FRANCOPRESSE – Press conferences only in English, French press releases and unilingual labeling of certain health products: these are some of the failures of the COVID-19 crisis noted by the Commissioner of Official Languages. In a report tabled on October 29, Raymond Théberge underlines that the emergency situations that occurred between 2010 and 2020 led to several breaches of the Official Languages Act.
Bruno Cournoyer Paquin – Francopresse
For François Larocque, professor at the Faculty of Law at the University of Ottawa, the report gives “a good overview of what has been raised in the press and on social media about communication problems in both official languages. since the start of the pandemic ”.
In this report entitled A matter of respect and safety: the impact of emergency situations on official languages, the Commissioner of Official Languages, Raymond Théberge, notes that he has received 100 complaints concerning official languages since the start of the pandemic, 72 of which were admissible.
“These complaints concerned both the lack of communications or the provision of services in both official languages by the Government of Canada and the language of work rights of federal public servants in designated bilingual regions,” indicates The report.
“Changes must take place within the federal government so that official languages are no longer a second-rate consideration during emergency situations, but become an integral part of crisis management”, we can still say. read.
Éric Forgues, Director of the Canadian Institute for Research on Linguistic Minorities (ICRML) of the Université de Moncton, specifies that in the case of the COVID-19 crisis, “communication [dans les deux langues officielles] is essential: we aim to inform in order to promote behaviors that will limit the spread of the virus. So it is not only a question of law, but also of public health. ”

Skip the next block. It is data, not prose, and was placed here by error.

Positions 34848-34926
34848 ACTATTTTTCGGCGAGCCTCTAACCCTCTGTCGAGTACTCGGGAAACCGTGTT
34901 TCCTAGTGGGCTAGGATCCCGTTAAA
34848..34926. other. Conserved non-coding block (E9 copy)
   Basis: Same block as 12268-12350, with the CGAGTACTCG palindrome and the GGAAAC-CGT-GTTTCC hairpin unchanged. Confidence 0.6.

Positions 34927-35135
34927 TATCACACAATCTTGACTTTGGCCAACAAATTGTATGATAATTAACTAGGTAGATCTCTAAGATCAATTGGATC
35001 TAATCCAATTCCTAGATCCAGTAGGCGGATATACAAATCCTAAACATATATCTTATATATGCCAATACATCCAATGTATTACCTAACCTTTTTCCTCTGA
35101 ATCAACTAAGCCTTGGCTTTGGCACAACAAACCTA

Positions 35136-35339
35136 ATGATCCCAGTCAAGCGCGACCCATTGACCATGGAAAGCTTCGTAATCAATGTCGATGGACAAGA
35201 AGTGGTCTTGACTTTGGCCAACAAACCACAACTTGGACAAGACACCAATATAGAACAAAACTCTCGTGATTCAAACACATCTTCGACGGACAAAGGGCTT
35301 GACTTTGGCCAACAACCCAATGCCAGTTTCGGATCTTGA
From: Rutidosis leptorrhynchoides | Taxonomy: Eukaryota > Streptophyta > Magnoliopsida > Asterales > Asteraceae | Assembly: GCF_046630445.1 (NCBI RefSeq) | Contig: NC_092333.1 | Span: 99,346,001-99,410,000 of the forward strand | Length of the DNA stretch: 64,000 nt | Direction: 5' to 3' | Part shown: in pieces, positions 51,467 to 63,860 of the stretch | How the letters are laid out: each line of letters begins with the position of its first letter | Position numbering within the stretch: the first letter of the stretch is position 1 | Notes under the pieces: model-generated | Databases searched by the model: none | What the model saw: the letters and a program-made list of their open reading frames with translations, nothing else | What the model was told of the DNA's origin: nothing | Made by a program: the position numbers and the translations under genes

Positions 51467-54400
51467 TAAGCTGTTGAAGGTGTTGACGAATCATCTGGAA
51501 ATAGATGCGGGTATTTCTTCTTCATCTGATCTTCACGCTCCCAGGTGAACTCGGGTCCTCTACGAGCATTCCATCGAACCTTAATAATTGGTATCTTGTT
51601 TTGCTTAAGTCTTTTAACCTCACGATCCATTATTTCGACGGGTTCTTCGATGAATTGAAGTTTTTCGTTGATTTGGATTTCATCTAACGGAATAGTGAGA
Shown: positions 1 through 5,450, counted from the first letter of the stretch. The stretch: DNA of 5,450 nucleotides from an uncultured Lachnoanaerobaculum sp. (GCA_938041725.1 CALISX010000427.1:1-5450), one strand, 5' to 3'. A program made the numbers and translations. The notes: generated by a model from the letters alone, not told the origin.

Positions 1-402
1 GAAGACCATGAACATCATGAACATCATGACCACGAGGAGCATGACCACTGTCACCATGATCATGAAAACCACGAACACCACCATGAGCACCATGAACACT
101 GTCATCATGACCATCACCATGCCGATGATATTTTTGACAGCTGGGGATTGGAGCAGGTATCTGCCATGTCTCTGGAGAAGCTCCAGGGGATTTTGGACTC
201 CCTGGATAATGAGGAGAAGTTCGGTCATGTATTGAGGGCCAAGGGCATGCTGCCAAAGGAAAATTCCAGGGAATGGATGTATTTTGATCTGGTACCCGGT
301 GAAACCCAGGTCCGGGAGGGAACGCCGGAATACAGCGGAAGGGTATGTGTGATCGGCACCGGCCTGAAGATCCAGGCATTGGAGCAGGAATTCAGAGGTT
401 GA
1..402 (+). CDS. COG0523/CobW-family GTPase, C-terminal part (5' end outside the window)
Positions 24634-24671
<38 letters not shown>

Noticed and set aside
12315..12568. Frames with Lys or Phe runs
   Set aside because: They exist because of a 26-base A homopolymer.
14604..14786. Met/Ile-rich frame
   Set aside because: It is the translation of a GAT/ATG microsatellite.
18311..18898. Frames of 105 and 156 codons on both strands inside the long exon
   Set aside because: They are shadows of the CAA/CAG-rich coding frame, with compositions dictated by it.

Routine failures exacerbated by emergencies
“What we see is that in federal institutions which are, directly or indirectly, linked to these situations [d’urgence], we have not formally integrated the ability to communicate in both official languages simultaneously. Since we are not ready, we often find ourselves repeating the same situations, ”explains Commissioner Raymond Théberge in an interview with Francopresse.
For Professor Matthieu LeBlanc, from the Translation and Languages Department at the Université de Moncton, these slippages in the area of official languages in the federal public service are nothing new.
“But I think from what we see in the context of a pandemic, it has become exacerbated. We notice that there is the whole question of time, of urgency, and I think that highlights the problems that already existed within the public service, ”he adds.
“One of the big problems, according to Raymond Théberge, is that official languages are not formally integrated into institutions. Too often, it’s informal. ”
Some individuals adopt excellent official languages practices, but these are rarely formally codified in organizational procedures.